Expert Insights

COVID-19 Social Media Guidance: Week of 4/20/20

This week’s edition includes:

  • The surge of good news in social media and tips for brands to join positive conversations now and in the weeks ahead
  • A new paid social model leveraging real-time COVID-19 infection data to improve targeting and reach audiences most open to communication from brands
  • The importance of modesty in social content and campaigns
  • Frictionless transactions post pandemic
  • Assessing social business platform needs
  • Adapting B2B social strategies for the age of Coronavirus

The Week Ahead: What to Expect

With net new COVID-19 infections declining in a growing number of markets, social media users are beginning to imagine life after the pandemic.

Though helpful information is still greatly appreciated in social media, brands find their customers increasingly open to content they’re more accustomed to from companies, with brands and products delicately reappearing in content and campaigns across a growing number of industries.

Social conversations are shifting towards more positive stories and topics, with more on the way.  Social media marketers are getting ready for what’s next.

The Week Ahead: What to Do

Are you responsible for social media at your organization?  Consider the following actions for the week ahead:

  1. Go for good.

Though plenty of hardship stories still appear in our news and social feeds, what people see and what they choose to engage with in social media is shifting.  In recent weeks, we’ve seen a reduction in media stories about the pandemic and COVID-19 social engagement.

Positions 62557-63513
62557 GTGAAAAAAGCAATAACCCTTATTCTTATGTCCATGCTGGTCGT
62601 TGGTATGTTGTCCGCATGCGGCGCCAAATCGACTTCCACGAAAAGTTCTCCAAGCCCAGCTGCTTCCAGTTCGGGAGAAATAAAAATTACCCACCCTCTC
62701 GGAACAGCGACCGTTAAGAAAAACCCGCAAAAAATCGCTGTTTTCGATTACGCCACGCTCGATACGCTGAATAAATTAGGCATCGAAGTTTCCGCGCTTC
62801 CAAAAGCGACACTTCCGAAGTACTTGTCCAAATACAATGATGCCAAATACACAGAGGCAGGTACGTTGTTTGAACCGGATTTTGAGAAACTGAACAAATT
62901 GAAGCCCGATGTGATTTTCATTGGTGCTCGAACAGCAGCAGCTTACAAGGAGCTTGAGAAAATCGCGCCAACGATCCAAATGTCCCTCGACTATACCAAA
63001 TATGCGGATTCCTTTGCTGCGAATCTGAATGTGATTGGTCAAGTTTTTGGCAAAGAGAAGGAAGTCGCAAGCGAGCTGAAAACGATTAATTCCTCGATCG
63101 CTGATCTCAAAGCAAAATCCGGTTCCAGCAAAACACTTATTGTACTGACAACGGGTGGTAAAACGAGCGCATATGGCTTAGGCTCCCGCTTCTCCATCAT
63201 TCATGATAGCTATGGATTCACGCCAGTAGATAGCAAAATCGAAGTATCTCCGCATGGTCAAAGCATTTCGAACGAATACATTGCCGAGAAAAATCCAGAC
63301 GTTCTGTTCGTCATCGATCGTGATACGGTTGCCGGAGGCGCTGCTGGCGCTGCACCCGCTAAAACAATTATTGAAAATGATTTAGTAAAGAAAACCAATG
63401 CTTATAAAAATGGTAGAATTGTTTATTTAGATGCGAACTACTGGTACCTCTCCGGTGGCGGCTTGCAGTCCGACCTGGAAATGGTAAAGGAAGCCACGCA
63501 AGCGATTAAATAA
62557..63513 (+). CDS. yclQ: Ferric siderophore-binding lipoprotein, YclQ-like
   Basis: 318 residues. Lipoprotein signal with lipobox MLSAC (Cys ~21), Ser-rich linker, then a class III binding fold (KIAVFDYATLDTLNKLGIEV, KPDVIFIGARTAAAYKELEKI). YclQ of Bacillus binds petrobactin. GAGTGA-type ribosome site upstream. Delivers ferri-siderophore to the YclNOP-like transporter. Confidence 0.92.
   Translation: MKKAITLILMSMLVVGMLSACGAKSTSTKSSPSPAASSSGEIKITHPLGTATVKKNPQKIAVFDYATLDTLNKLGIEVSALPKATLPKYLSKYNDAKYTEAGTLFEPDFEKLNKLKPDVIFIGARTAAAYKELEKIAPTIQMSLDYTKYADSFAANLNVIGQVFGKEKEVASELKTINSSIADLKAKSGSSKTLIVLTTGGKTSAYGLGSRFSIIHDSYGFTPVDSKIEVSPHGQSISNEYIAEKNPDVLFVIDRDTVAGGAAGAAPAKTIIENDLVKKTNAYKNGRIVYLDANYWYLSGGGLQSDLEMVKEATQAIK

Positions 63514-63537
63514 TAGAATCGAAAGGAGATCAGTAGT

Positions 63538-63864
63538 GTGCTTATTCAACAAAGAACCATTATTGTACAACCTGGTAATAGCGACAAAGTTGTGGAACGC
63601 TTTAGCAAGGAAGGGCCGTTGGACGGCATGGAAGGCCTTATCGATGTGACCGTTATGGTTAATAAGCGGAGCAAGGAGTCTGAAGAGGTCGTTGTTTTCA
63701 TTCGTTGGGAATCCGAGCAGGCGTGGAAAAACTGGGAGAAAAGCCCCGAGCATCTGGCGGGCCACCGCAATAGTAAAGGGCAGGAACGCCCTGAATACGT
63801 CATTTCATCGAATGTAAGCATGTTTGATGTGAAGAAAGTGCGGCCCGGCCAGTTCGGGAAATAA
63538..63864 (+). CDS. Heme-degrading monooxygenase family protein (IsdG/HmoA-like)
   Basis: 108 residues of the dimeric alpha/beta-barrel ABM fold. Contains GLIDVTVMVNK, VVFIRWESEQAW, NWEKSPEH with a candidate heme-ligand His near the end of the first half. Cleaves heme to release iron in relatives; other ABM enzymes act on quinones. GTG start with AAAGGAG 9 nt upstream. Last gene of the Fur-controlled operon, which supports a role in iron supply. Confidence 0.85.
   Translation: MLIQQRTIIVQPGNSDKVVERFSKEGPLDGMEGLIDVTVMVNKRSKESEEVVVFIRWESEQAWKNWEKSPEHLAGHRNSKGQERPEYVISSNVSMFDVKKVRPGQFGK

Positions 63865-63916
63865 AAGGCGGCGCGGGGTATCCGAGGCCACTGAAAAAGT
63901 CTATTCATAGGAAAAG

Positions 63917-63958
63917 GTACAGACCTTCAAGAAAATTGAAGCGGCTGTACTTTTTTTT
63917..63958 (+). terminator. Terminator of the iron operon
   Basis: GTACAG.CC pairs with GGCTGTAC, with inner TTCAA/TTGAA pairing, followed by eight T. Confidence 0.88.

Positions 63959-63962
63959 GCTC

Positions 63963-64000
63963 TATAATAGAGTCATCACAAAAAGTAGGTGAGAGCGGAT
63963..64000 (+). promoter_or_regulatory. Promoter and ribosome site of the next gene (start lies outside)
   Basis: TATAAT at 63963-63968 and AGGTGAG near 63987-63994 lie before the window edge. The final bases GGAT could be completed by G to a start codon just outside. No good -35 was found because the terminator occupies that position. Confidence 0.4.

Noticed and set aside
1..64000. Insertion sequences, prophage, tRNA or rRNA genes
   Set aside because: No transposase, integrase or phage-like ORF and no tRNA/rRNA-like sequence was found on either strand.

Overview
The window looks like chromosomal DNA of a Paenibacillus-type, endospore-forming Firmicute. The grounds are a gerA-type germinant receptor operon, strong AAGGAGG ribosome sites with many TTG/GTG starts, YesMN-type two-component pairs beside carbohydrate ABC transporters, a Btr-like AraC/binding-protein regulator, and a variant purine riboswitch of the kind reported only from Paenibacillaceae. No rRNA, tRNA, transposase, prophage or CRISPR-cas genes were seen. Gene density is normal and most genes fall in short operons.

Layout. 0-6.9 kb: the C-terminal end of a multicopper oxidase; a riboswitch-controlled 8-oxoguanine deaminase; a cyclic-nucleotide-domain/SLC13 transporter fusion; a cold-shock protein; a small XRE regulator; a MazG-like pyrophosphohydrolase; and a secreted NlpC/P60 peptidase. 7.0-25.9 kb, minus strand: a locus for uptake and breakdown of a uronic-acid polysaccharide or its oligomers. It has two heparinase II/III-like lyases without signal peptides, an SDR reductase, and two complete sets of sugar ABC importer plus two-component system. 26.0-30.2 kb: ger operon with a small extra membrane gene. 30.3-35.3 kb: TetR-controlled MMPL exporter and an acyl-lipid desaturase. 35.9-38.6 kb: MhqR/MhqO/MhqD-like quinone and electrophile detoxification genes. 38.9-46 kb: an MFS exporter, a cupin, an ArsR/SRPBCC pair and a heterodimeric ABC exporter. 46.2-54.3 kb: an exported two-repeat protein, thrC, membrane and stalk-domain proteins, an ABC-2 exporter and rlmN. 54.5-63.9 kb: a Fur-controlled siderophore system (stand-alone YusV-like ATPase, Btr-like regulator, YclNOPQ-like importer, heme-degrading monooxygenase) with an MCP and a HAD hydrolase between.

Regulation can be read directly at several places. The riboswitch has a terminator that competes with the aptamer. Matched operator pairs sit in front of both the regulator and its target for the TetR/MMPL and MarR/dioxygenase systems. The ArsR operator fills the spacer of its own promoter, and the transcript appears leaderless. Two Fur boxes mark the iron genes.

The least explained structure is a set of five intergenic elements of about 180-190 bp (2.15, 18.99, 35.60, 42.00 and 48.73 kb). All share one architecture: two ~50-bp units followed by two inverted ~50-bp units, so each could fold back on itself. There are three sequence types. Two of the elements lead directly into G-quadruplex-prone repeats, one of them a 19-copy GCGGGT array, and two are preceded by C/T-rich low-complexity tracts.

Since the outbreak began, Golin’s data scientists tracked the daily number of COVID-19 news stories appearing in the United States. From peak in mid-March, overall media coverage about the virus has slowed considerably – with net new stories published each day down approximately 40 percent.

Over the same period, total engagements with pandemic-related content by U.S. social media users plummeted, with comments, shares and other actions down nearly 75 percent since mid-March.

Not only are your customers being exposed to fewer stories about COVID-19 from trusted sources, those stories are generating far fewer comments, likes, and shares in social media.  Indeed, it appears that the harsh realities of life during the pandemic have sunk in and people are beginning to look for something else.

But what’s that something else, and could it present opportunities for brands?

In recent days, we’ve seen a marked uptick in the amount of stories published and engagement with social posts about something good

According to a recent New York Times article, Instagram accounts dedicated to good news, such as @TanksGoodNews and @GoodNews_Movement, have seen follower counts skyrocket. John Krasinksi introduced a news network for good news on YouTube; within a week the channel ‘Some Good News’ had surpassed 1.5 million subscribers and racked up 25 million views. Google searches for “good news” spiked a month ago and have only continued to rise. And Upworthy has seen a 65 percent growth in followers on Instagram and 47 percent increase in on-site page views in March, compared to the previous month.